Therefore, Jesus is warning his disciples and, by implication us, not to get caught up in the byways of politeness, such that that they become involved in something that does not add to the mission and thereby become distracted and ineffective.  He is not telling them to be rude, but He is telling them that the task He has set them to comes first and to be single-minded in the pursuit of that task.

 

In America, where we are taught to tolerate all things and be nice to everyone, it seems odd that Jesus would command us to ignore some philosophies, arguments, people, events, and circumstances while on His mission.  However, that is exactly what Jesus said.

 

Our mission is to glorify God — in glorifying God, we may have to deliberately ignore the worldly attractions which taunt us with charges of impoliteness or intolerance when we pass by without acknowledging their “worth.”

 

Our mission is to proclaim the Gospel — in proclaiming the Gospel to those to whom the Gospel is appointed, we may have to speak over and through those persons on the way who claim a different truth, not because we are rude but because engaging in the side show may mean that we are not fully preparing those to whom Christ is coming, that we are not being effective in the job Christ has given us to do.

 

So this is an instruction for singlemindedness, for keeping “the main thing the main thing.”

 

But this is the same Jesus who, immediately following His instruction to ignore ‘anyone on the road,’ gives us an instruction on being a neighbor, on exercising the kind of love which says that I will suspend my pursuit of mission to take care of the person on the side of the road who needs help (the “Good Samaritan,” Luke 10:25-37).

 

Is Jesus being inconsistent?  No, in the first case it was God’s agenda which was being pursued; in the second case, it was man’s agenda which was being pursued.

 

So there is a significant difference between God’s agenda and mine.  I must pursue mine lightly, ready at all times to forgo it in favor of my neighbor.  I must pursue God’s agenda with single-mindedness, ready at all times to be accused of intolerance when I refuse to greet the people, philosophies, etc. on the road.

 

And don’t we really do it in reverse?  Don’t we really pursue our agenda with single-mindedness and let our pursuit of God’s agenda be waylaid by the people, philosophies, and things on the way?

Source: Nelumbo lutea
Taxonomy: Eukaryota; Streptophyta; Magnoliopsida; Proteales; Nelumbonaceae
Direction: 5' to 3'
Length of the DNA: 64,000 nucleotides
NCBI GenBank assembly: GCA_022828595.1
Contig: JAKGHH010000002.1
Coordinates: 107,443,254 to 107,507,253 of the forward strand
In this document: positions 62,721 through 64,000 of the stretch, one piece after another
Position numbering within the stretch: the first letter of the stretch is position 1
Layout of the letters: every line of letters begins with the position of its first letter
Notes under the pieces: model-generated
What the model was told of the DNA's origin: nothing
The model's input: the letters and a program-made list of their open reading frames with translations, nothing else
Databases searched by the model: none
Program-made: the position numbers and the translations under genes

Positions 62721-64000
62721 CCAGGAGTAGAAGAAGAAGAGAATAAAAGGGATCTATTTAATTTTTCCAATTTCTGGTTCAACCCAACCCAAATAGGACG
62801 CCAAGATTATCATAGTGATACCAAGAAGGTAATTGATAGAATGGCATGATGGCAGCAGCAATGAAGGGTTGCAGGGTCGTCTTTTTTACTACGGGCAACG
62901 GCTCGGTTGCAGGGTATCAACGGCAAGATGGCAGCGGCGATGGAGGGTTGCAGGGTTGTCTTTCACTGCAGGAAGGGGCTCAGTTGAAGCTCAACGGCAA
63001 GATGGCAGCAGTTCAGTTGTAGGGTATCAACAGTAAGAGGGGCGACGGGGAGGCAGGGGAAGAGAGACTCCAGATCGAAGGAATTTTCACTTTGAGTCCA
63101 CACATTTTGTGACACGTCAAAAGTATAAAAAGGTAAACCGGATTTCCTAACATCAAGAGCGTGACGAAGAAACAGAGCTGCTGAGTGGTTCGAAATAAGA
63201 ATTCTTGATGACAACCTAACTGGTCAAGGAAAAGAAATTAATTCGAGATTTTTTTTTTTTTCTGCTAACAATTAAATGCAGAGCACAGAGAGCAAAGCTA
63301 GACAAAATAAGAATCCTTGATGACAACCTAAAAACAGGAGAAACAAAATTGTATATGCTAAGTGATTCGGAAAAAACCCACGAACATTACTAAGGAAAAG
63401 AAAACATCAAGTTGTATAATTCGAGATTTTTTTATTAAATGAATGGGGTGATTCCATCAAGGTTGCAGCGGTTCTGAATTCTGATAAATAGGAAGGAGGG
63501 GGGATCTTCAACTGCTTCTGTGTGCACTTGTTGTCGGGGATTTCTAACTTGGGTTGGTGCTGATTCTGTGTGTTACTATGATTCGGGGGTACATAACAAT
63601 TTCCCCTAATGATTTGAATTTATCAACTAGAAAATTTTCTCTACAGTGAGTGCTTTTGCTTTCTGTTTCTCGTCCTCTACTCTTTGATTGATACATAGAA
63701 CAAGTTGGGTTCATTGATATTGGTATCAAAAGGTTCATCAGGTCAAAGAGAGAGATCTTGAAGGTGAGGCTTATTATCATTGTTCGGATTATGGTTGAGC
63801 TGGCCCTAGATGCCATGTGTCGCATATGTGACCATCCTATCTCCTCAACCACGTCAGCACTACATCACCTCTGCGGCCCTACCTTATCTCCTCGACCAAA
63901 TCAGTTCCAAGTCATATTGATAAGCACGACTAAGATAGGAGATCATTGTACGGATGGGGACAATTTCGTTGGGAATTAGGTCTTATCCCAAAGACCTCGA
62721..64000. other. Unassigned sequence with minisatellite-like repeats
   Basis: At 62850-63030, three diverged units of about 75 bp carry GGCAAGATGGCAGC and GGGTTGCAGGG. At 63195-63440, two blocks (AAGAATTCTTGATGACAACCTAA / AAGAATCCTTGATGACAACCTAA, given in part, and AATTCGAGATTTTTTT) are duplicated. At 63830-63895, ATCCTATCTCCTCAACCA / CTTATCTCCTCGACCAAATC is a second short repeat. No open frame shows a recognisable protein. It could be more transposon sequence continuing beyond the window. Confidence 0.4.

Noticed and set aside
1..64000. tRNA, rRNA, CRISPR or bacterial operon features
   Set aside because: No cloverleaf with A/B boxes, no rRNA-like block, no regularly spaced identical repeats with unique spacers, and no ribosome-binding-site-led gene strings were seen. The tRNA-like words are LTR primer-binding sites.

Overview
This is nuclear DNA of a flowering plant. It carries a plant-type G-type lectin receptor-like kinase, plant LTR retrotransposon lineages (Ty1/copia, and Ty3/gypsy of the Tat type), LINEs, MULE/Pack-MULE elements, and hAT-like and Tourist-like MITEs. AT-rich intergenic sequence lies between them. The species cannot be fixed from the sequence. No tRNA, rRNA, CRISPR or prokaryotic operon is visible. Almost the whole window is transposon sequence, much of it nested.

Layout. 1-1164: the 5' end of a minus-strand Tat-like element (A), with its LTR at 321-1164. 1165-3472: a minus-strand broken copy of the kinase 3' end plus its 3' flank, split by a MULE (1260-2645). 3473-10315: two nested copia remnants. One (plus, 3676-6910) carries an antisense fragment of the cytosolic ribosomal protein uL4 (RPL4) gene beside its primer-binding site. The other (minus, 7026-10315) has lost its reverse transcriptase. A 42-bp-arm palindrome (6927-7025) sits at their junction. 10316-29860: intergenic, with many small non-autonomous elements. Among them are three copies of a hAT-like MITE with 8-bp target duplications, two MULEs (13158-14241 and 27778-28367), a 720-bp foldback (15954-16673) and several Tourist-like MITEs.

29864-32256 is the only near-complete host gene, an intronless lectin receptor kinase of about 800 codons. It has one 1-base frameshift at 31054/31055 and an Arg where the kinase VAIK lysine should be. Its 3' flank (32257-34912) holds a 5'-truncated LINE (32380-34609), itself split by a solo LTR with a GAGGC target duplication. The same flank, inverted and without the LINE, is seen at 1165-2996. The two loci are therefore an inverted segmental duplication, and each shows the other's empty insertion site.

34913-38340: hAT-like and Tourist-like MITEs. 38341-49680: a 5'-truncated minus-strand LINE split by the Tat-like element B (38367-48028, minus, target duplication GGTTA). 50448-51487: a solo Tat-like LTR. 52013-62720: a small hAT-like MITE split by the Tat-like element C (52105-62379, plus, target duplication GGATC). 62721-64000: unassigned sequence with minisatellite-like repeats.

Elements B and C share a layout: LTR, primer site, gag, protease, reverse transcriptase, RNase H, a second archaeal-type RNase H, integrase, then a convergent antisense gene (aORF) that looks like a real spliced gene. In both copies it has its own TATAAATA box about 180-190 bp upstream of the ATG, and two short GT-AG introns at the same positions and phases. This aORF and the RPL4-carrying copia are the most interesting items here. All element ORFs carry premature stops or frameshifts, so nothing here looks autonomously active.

Of course, the answer to the last question, at least for me, is “Yes.”

 

Makes you realize how far God had to come to rescue us, doesn’t it?  Thanks be to God!

 

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Lord, help us to love your Word, incarnate in Jesus Christ and written in Scripture.  Help us Lord to come to you and to bring others to you.  Help us know that you are God and we are not.  Assist us Lord through the indwelling of the Holy Spirit to so conform our lives to your revealed plans that there is identity of our actions with your will.   It is only through the merits of your Son Jesus Christ that we are empowered to even make this prayer.  And so we thank you and praise you!  Amen.

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**  The Book of Common Prayer prescribes readings for today from Ecclesiasticus, or the Wisdom of Jesus the Son of Sirach, which is from the Apocrypha.  The Apocrypha is a group of books which are not included in the Bible proper (in other words, they are not “canonical”), but are sometimes printed as an “addendum” to the Bible and used by some denominations.  The historical Protestant approach to the Apocrypha is that the books were not to be printed as part of any Bible and not to be used for doctrine at all.  However, the Anglican church has historically included the Apocrypha within its cycle of Bible readings, although not for doctrine, concluding that the banning of the publication and use of the Apocrypha is similar to the banning of the publication and use of devotionals and sermons.  Because the readings from Eccesiasticus are not useful for doctrine and can be misleading, however, I have chosen not to include them in Bread.